Anyway, in a conversation with that friend yesterday, we both wondered (being former 4-H kids), why in the heck if a reporter was coming to your farm, the cows weren’t spiffed up. Maybe not bathed, but curried for sure. We both decided we would have brushed our cow before a photo shoot. And then we pondered the idea of putting your best foot forward, or just “keeping it real” as Pioneer Woman says. We decided we would both go with the putting our best foot forward and brush the dang cow. My friend’s cow is newly freshened and she wants to possibly sell some milk, so we have been poring over our milking procedures, ad infinitum for some time. I’m careful with my milking procedures, but there are days when the cow is DIRTY! On those days I don’t keep the milk. If I was selling my milk, I would be tempted to salvage that milk, and you see everyone doing the math. “Okay, the cow gives 4 gallons a day, 7 days a week; that’s 28 gallons I can sell. I don’t want to short my customers…and to try to educate them, I need the money.” Okay, the money is great, as long as everything goes perfect, but it’s like counting your eggs before the pullet ever lays the first one.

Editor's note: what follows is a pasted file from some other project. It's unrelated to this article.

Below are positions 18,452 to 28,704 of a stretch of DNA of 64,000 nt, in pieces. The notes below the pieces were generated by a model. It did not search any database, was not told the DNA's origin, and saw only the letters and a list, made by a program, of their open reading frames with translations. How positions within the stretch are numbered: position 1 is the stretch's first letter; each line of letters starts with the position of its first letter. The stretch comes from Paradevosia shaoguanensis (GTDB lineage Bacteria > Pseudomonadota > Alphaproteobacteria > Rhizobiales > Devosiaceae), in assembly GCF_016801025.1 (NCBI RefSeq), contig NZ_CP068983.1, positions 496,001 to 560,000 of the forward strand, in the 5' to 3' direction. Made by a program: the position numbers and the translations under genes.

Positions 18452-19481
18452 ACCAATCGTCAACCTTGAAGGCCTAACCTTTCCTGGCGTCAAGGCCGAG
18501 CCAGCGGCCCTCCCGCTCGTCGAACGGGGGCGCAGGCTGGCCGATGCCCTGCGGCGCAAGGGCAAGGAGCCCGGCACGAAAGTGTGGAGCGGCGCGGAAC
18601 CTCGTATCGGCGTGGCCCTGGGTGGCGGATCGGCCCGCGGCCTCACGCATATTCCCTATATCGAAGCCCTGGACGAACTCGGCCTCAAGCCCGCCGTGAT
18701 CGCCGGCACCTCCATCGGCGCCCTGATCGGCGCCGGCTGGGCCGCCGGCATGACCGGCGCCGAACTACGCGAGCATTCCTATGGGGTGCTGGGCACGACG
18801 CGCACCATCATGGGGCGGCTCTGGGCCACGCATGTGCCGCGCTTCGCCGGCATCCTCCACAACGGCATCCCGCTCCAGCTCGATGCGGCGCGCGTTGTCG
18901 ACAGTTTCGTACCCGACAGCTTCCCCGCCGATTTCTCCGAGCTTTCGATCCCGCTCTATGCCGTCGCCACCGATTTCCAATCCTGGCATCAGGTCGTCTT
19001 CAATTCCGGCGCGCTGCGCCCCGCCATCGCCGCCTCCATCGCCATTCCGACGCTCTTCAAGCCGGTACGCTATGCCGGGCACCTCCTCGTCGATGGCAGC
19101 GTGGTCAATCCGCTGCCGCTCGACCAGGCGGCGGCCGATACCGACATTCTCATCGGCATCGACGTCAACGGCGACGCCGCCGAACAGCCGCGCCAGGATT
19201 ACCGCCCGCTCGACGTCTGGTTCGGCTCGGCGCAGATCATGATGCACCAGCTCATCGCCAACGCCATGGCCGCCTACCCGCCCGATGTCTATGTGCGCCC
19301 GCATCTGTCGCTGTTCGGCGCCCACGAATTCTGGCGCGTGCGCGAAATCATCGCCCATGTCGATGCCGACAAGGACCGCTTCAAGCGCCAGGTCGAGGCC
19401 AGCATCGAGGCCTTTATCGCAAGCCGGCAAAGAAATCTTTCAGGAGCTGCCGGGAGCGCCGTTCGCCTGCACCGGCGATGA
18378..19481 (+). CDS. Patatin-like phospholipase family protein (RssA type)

Herein the rub lies. The consumers have the farmer over a barrel. The hypocrisy drives me crazy. But as a consumer myself, I see where we really have been trained to expect everything from the store on any day of the week. Having a party? Want some strawberries in January? Go to the store. Now people are demanding seasonal products all year round. Never mind that milk, eggs, fruit, and vegetables are seasonal products. Add in local, organic, natural, cage-free, and free-range and you’ve got a problem. And if you don’t supply it, you’ve got a tantrum on your hands or a threat that the consumer (chef, foodie, immune impaired…) will go elsewhere and get their “seasonal,” local, organic, pink slime-free, grass-fed whatever, somewhere else. So the farmer is badgered into providing just that. Milk in January, well why not? Some cow is producing milk somewhere, or it wouldn’t be in the store, right? Well, duh, I get that. But let’s back up a bit here; aren’t we trying to sell raw milk that is healthy? It’s real hard on a cow to calve late in the year and then go into heavy production on dry feed. Cows are hard workers, they are for most of their lives, pregnant and giving milk at the same time. That is normal for them, but once you start